Many years ago, there was a commercial circulating around the internet.   In the video, a boy is caught red-handed trying to steal a bottle of medicine and a soda.  A woman is berating him in front of a marketplace, wanting to know why he would take these things.  He confesses that the items are for his mother.  A local merchant steps forward, and hands the woman a handful of money to cover the cost of the stolen items.  The man then quietly asks the boy if his mother is sick.  When the boy nods yes, the merchant has his daughter also bring a container of vegetable broth and other items, and sends the boy on his way.  The next clip of the commercial shows the merchant thirty years later, still working in his shop.  He collapses and is taken to the hospital.  The daughter becomes completely overwhelmed as the medical bills add up, even selling the shop they had once run together.  As she is found crying near her father’s bedside, she finds a revised copy of their medical bill.  The amount due is zero.  We find out through the video that the doctor who forgives the bill is that same boy who stole medicine thirty years ago.  He writes at the bottom of the bill, “All expenses paid thirty years ago with three packs of painkillers and a bag of veggie soup.”[iii]

Jesus knows how money corrupts our world.  To be sure there is no ambiguity about the place money takes when talking about God.  We are to choose God.  But Jesus also knows that we can shrewdly utilize our money as a tool to create relationships that glorify God.  This is Jesus’ invitation for us today:  to examine how our relationship with dishonest wealth can be used for goodness.  Jesus affirms for us this week that the way into the black and white, the right and wrong of life, might just be through the path of gray.  Amen.

[i] Lois Malcolm, “Commentary on Luke 16.1-13,” as found on http://www.workingpreacher.org/preaching.aspx? commentary _id= 1783 on September 18, 2013.

[ii] Thomas G. Long, “Making Friends,” Journal for Preachers, vol. 30, no. 4, Pentecost 2007, 55.

[iii] As found at https://www.youtube.com/watch?v=XADBJjiAO_0 on September 20, 2019.

On Stories, Remembering, and Healing…

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Today marks the eighteenth anniversary of September 11, 2001 – a fateful day in the United States.  Even eighteen years later, this is a day where we as a country remember – remember where we were that day, remember the people who were touched by tragedy that day, remember how a single day could transform a nation and the world.  This day hangs heavy in our consciousness each year, the weight never quite lifting even with the passage of time.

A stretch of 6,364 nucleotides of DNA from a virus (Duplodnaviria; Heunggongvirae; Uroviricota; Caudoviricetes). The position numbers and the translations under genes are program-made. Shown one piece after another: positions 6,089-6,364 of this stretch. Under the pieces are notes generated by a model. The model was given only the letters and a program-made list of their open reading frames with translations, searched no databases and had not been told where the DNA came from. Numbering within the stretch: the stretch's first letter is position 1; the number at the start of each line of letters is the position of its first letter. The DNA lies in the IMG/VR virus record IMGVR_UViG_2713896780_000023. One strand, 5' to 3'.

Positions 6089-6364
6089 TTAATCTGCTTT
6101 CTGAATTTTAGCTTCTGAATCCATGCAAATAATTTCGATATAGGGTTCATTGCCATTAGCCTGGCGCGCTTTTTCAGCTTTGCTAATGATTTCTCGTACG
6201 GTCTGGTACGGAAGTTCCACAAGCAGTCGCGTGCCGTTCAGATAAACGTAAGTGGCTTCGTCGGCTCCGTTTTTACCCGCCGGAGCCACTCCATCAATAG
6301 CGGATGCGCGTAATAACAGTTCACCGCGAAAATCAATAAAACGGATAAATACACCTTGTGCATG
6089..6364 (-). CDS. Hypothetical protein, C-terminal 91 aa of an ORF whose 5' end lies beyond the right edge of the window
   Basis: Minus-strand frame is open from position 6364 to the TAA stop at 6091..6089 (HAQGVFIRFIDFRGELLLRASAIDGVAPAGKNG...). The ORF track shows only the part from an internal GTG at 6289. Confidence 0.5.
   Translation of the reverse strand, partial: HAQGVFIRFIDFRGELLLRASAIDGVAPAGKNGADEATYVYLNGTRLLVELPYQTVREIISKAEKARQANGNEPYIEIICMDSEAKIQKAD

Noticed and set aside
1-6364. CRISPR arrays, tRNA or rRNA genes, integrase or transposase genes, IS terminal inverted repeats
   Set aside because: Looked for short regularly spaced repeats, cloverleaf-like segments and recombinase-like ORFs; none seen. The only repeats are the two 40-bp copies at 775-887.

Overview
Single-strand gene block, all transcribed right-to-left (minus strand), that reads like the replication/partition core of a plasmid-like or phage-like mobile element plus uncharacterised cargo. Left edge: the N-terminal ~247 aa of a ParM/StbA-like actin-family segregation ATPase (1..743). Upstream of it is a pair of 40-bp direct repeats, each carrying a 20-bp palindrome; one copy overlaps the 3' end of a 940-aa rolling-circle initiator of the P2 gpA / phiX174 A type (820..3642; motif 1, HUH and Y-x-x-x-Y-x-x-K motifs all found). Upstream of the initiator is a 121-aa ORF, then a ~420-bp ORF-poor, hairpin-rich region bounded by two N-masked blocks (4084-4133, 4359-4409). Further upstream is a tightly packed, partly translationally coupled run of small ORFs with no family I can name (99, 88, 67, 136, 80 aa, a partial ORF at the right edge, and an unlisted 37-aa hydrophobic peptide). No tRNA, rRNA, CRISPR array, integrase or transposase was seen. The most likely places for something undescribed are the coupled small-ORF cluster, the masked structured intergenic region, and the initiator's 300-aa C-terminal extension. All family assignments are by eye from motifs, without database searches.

I think part of why this day is so heavy for us as a people is because of the people this day touched.  Certainly, we could look at the death toll, and recall the names of the almost 3,000 people who died that day, most without the opportunity to say goodbye to their loved ones.  But September 11’s reach went beyond those who died.  The ripple of that day is mind-blowing:  those who were physically injured, those who were bereaved, those who were supposed to be in those buildings and somehow life’s circumstances kept them away, those whose health continues to be poor from living nearby or helping with the cleanup efforts, those who walked for hours fleeing danger, those who made hard decisions that day – some leading to life and some leading to death.

Four years after that fateful day, NPR’s StoryCorps launched their September 11th Initiative.  A program built around having people tell their stories, StoryCorps launched an effort to record the stories of that specific day – of the man who traded shifts that day and whose mentor died because he had volunteered to take his shift; of the man who consoled his wailing two-year old and had to wait four months before his wife’s body was finally identified; to the woman who sifted through bones and debris in a hanger months later, trying to help people find closure; to the airline employee who checked in the terrorists that day at the gate; the father who lost both sons, one a firefighter and one a police officer, in the line of duty that day.  Every story, every single one is gut-wrenching and tear-evoking.  And every one gives a tiny glimpse into the magnitude of the ripple effect this one day had on all of us.

This day, I invite you to honor September 11 with stories.  Talk to your neighbors, friends, and strangers about their experiences.  Listen to stories like the ones on StoryCorps.  Read whatever stories you can find.  When we engage in one another’s stories, we engage in honoring the dignity of every human being, something we pledge to do in our baptismal covenant.  We allow the depth of this day to do something to us.  And somewhere in that intimacy of story, we begin to hear an invitation – an invitation to honor life today.  Whether it is an act of kindness (maybe even the kindness of simply asking someone to tell their story), or whether it is a time of prayer to honor all that has been, or whether it is a commitment to reclaiming love so that hatred can never win in such a powerful way as it did that day.  May our stories help us connect to the cosmic story of a God who loves us and gives us light in the darkness.